It was directed at Android. My lament is that I am forced to have one arm tied behind my back for what is essentially a linux box that I own and can't have root access to.

        So not having a go at Apple gear at all. I'm criticizing my platform of choice, sorry, I probably didn't make that clear. (tired)

        This is reminding me why I pay extra for an Apple device every few years.

        Sure, though you've got a different set of guys with access to your data. Please don't take this as a slight or disdain for apple users or their products, moreover an observation of the contempt intelligence agencies show apple users, calling them zombies and making fun of them while hiding behind the state. It doesn't sit well with me, fooling people just going about their business like that.

        I've liked Apple gear, I have an iPhone I don't use much. I wouldn't mind playing around with their gear however they have got the walled garden philosophy, which is not really my choice as there is plenty to do in the Android space which I would like to be more open.

  • I just have to say, thanks for advertising this tool. Now I can admin my family without having to constantly travel, get them to meet me, get the phones, etc. It is cheap and well.. the developer is the owner. Pretty nice job so far.

    Amazing: Try and make it sound bad.. and I love it.

  • Am I the only person who turns off Android and apps updates on each brand new Android phone because after while they make the phone sluggish?
    • Re:updates? (Score:4, Funny)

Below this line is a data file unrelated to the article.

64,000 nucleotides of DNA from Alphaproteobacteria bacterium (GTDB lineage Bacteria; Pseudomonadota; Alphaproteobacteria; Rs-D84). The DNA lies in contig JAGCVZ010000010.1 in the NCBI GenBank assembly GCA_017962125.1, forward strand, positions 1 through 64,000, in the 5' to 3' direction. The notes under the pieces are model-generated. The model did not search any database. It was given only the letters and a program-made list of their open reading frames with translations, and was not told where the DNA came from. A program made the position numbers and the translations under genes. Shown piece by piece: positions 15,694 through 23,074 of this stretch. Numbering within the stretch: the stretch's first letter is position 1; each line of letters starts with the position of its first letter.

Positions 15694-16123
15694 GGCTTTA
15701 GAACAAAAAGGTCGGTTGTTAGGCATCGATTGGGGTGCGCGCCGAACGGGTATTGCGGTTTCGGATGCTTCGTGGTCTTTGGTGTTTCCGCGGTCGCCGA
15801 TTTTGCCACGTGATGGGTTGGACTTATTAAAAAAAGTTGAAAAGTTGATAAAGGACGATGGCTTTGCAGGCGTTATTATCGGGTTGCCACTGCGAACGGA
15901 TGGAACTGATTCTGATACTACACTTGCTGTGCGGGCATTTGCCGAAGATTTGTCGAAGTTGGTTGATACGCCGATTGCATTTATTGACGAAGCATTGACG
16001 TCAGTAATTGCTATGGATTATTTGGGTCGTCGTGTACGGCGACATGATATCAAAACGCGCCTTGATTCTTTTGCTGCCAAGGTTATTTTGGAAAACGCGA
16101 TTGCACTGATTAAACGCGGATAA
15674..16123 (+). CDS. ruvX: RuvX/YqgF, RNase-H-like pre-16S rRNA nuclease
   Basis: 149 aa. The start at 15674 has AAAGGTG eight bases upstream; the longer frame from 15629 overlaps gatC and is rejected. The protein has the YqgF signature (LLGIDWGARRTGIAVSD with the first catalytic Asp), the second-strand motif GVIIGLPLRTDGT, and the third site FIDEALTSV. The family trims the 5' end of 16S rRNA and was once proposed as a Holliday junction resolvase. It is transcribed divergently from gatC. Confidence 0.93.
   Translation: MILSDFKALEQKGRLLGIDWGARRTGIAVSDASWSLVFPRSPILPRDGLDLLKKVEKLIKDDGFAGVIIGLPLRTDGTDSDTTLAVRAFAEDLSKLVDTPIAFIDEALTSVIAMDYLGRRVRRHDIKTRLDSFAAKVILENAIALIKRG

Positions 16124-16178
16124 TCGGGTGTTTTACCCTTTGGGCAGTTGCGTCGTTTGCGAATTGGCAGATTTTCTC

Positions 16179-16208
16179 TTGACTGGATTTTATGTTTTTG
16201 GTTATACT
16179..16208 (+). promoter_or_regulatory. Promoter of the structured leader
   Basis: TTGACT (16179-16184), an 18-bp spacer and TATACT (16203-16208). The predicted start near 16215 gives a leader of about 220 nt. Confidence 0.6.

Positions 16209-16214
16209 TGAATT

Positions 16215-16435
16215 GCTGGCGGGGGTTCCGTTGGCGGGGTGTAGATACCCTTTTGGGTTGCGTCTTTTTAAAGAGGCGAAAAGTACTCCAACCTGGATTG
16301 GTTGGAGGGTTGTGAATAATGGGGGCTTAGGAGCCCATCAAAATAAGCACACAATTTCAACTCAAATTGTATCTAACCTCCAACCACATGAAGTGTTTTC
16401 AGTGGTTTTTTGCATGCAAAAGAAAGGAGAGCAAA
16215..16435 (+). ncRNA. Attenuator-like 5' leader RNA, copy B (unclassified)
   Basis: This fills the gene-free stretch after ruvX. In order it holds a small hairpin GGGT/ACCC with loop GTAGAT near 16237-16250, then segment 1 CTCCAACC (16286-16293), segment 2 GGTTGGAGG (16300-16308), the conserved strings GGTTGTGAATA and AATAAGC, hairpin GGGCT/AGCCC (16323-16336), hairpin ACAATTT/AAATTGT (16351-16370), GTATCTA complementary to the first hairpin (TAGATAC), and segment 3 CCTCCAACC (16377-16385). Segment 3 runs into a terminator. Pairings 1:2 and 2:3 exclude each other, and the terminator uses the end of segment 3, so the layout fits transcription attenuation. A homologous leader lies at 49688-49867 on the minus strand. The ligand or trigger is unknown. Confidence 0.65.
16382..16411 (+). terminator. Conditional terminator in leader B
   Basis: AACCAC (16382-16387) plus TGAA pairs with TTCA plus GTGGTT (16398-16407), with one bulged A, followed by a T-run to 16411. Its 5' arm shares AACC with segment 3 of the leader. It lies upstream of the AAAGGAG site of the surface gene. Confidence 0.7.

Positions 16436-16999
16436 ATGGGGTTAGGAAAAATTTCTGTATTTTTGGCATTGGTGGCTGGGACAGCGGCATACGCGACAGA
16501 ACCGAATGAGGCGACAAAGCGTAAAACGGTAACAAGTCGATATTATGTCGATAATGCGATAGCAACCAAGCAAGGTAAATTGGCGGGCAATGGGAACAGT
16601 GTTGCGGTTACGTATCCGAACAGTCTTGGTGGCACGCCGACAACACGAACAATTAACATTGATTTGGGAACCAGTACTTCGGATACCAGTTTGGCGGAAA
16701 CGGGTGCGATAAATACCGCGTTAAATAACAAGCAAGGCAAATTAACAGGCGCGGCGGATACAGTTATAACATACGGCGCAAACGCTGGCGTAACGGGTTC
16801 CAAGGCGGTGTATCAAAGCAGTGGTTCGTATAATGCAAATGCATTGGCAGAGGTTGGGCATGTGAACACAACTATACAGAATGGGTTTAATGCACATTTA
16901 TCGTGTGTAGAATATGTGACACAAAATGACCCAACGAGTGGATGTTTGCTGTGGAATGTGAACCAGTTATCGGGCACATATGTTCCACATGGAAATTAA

by farble1670 ( 803356 ) on Wednesday July 19, 2017 @02:37PM (#54841479)

      Am I the only person who turns off Android and apps updates on each brand new Android phone because after while they make the phone sluggish?

      Are you suggesting the act of writing new bits to flash slows the device down permanently? Yes, you are the only person that thinks that.

  • One more reason why we need hardware on/off switches and indicator lights for sensors and radios.

    Turn the mic off - it will be impossible to record.

    See that the mic-indicator light off - assurance mic is not in use.

    Ditto camera, bluetooth, wifi, cellular radio, etc.

  • > Trend Micro suggests you keep your Android devices up to date and data backed up regularly. They also recommend using an app reputation system that can detect suspicious and malicious apps.

    Ok, so what the fuck is the point of Google Play/Store, then, if not to say "this is a legitimate app"? And why allow side channels for installation, e.g. via WhatsApp, if it's got problems like this and no QA?